=> #<CustomerNote:0xb7a02cfc @new_record=false, @attributes={"client_comment_body"=>"hello world", "client_comment_id"=>39}, @errors=#<ActiveRecord::Errors:0xb79a4508 @base=#<CustomerNote:0xb7a02cfc ...>, @errors={}>>

Okay, now we want to interact with the field client_comment_body as just body. We want to be able to get and set this value, so we’ll add the following methods to our model.

  def body
    read_attribute "client_comment_body" 
  end

  def body=(value)
    write_attribute "client_comment_body", value
  end

The first method allows you to access (get) the value of client_comment_body with CustomerNote.find(1).body. The second method handles when you (set) the value for body, it then provides the client_comment_body attribute with the value. Technoweenie on IRC helped me get this trimmed down from my original version.

In the end, you have this:

class CustomerNote < ActiveRecord::Base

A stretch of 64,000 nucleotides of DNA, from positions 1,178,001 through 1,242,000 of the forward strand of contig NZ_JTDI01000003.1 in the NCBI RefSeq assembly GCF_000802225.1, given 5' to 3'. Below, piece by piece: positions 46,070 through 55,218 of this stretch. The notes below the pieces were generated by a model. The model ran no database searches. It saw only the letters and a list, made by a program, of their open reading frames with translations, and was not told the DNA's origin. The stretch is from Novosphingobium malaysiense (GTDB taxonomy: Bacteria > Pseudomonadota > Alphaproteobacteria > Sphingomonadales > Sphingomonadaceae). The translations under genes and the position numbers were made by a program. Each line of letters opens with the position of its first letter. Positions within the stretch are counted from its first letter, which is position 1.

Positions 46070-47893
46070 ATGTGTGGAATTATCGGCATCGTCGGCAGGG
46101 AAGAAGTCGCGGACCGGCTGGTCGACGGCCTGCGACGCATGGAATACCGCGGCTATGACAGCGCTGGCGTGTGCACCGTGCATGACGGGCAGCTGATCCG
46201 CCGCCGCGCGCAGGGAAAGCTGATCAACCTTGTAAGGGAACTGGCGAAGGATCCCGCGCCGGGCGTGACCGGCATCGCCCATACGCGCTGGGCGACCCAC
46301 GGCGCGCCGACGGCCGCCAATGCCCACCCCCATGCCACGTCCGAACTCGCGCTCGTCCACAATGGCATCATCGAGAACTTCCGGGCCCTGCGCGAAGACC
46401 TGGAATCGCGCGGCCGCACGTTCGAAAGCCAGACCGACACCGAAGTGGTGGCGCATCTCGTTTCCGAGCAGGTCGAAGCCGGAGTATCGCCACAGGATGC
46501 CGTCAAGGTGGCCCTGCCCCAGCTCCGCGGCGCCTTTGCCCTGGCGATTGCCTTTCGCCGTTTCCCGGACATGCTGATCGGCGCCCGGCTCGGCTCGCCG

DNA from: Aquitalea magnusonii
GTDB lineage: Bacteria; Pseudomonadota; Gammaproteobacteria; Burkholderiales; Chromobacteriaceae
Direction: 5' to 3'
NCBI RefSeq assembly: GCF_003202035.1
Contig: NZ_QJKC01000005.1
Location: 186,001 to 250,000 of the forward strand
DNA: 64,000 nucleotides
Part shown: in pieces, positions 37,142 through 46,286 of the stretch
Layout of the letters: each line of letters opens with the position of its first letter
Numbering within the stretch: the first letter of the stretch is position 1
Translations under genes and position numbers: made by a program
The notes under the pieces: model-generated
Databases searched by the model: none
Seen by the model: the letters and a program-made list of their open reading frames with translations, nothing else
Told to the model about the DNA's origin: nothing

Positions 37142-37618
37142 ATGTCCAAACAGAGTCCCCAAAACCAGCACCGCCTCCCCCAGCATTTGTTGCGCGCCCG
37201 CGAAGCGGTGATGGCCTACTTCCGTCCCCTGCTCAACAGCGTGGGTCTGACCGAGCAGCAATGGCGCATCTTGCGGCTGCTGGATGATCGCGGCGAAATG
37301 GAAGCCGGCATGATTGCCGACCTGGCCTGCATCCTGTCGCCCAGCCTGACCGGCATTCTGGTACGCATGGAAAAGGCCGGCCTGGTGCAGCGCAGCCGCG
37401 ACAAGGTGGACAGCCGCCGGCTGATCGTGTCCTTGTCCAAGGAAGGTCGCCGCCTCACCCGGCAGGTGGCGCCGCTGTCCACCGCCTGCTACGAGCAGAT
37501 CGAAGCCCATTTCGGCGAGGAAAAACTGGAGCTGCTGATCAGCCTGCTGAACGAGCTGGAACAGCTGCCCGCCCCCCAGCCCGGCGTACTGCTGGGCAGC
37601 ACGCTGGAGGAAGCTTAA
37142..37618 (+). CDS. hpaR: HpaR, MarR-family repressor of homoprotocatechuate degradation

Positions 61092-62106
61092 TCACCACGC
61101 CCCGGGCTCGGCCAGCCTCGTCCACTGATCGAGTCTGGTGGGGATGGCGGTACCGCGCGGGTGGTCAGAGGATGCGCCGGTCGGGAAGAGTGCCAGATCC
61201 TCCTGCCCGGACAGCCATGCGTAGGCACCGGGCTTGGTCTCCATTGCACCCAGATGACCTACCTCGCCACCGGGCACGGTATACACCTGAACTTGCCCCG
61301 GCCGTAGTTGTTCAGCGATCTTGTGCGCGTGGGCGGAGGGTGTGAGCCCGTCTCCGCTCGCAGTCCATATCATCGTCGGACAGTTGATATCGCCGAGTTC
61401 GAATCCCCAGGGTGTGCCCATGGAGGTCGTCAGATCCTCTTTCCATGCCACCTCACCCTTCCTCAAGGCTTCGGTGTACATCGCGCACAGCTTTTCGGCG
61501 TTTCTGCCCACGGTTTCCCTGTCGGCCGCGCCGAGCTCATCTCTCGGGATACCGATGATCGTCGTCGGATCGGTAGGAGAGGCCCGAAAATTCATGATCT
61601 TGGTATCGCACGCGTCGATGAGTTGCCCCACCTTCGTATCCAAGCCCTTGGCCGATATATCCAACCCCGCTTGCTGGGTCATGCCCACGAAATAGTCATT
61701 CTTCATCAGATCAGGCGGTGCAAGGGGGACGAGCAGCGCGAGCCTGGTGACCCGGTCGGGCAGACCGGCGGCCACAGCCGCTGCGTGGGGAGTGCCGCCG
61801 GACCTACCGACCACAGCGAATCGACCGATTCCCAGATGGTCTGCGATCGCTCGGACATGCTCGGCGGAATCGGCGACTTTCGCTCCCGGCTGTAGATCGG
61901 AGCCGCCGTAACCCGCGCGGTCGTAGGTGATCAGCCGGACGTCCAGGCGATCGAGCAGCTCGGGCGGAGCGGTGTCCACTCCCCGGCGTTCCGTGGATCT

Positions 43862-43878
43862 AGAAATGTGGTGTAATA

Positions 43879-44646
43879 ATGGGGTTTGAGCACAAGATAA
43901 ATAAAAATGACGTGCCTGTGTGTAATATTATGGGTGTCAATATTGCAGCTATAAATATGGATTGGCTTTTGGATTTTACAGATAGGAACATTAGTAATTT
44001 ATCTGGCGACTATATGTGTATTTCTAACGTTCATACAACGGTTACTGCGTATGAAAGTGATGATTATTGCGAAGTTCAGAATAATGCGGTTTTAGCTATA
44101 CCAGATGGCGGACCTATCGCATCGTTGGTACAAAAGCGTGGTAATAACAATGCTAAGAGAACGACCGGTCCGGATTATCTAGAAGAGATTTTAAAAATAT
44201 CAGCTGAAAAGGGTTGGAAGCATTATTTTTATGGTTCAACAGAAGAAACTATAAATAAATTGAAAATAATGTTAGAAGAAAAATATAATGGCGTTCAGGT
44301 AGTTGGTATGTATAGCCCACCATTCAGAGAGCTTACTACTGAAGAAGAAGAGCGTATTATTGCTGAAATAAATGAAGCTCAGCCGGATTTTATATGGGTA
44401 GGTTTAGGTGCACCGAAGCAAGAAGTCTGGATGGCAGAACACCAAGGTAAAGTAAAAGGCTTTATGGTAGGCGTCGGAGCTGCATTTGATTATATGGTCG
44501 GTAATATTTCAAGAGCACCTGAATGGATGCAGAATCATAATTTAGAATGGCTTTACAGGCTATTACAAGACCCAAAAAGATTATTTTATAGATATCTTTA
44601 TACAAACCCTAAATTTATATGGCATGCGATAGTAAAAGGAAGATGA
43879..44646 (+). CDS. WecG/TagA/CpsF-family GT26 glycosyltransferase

set_primary_key "client_comment_id" 

  def self.table_name() "client_comment" end

  def body
    read_attribute "client_comment_body" 
  end

  def body=(value)
    write_attribute "client_comment_body", value
  end

end

Then, you can do save yourself some typing by accessing the field with the alias that you provided. :-)

$ ./script/console
Loading development environment.
>> a = CustomerNote.new(:body => "Hello World!")
=> #<CustomerNote:0xb78c6ffc @new_record=true, @attributes={"client_comment_body"=>"Hello World!"}>
>> a.save
=> true
>> a
=> #<CustomerNote:0xb78c6ffc @new_record=false, @attributes={"client_comment_body"=>"Hello World!", "client_comment_id"=>40}, @errors=#<ActiveRecord::Errors:0xb7890d6c @base=#<CustomerNote:0xb78c6ffc ...>, @errors={}>>
>> b = CustomerNote.find(40)
=> #<CustomerNote:0xb788ccd0 @attributes={"client_comment_body"=>"Hello World!", "client_comment_id"=>"40"}>
>> b.body = "Goodbye...cruel... world." 
=> "Goodbye...cruel... world." 
>> b.save
=> true
>> CustomerNote.find(40)
=> #<CustomerNote:0xb7886330 @attributes={"client_comment_body"=>"Goodbye...cruel... world.", "client_comment_id"=>"40"}>
>> CustomerNote.find(40).body
=> "Goodbye...cruel... world." 
>>

Feel free to send me tips if there is an even better way of doing this. :-)

Cheers… and enjoy!

RubyURL This!

Posted by Fri, 22 Jul 2005 22:33:00 GMT

I fixed a bug in the RubyURL This!

A few people reported problems, and I added a catch to prevent those who accidently click on it while on the rubyurl.com page. ;-)